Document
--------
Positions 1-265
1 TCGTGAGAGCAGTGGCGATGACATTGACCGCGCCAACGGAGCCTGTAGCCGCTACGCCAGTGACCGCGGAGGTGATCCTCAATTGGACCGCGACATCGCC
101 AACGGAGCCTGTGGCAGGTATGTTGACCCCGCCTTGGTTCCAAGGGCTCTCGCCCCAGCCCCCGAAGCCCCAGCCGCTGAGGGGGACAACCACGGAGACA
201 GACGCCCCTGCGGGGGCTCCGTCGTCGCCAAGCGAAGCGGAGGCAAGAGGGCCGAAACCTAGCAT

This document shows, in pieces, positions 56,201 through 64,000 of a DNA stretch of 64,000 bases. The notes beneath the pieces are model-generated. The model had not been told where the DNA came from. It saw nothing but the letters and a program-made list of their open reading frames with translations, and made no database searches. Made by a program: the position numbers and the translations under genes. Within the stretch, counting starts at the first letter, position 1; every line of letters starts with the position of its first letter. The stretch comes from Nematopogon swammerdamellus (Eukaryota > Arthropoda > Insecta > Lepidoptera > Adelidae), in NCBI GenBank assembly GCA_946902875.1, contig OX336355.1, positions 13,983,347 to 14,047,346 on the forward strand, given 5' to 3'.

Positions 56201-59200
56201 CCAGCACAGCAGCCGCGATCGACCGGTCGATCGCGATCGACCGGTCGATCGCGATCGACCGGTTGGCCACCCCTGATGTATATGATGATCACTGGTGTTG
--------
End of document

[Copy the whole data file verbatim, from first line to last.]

Positions 1-265
1 TCGTGAGAGCAGTGGCGATGACATTGACCGCGCCAACGGAGCCTGTAGCCGCTACGCCAGTGACCGCGGAGGTGATCCTCAATTGGACCGCGACATCGCC
101 AACGGAGCCTGTGGCAGGTATGTTGACCCCGCCTTGGTTCCAAGGGCTCTCGCCCCAGCCCCCGAAGCCCCAGCCGCTGAGGGGGACAACCACGGAGACA
201 GACGCCCCTGCGGGGGCTCCGTCGTCGCCAAGCGAAGCGGAGGCAAGAGGGCCGAAACCTAGCAT

This document shows, in pieces, positions 56,201 through 64,000 of a DNA stretch of 64,000 bases. The notes beneath the pieces are model-generated. The model had not been told where the DNA came from. It saw nothing but the letters and a program-made list of their open reading frames with translations, and made no database searches. Made by a program: the position numbers and the translations under genes. Within the stretch, counting starts at the first letter, position 1; every line of letters starts with the position of its first letter. The stretch comes from Nematopogon swammerdamellus (Eukaryota > Arthropoda > Insecta > Lepidoptera > Adelidae), in NCBI GenBank assembly GCA_946902875.1, contig OX336355.1, positions 13,983,347 to 14,047,346 on the forward strand, given 5' to 3'.

Positions 56201-59200
56201 CCAGCACAGCAGCCGCGATCGACCGGTCGATCGCGATCGACCGGTCGATCGCGATCGACCGGTTGGCCACCCCTGATGTATATGATGATCACTGGTGTTG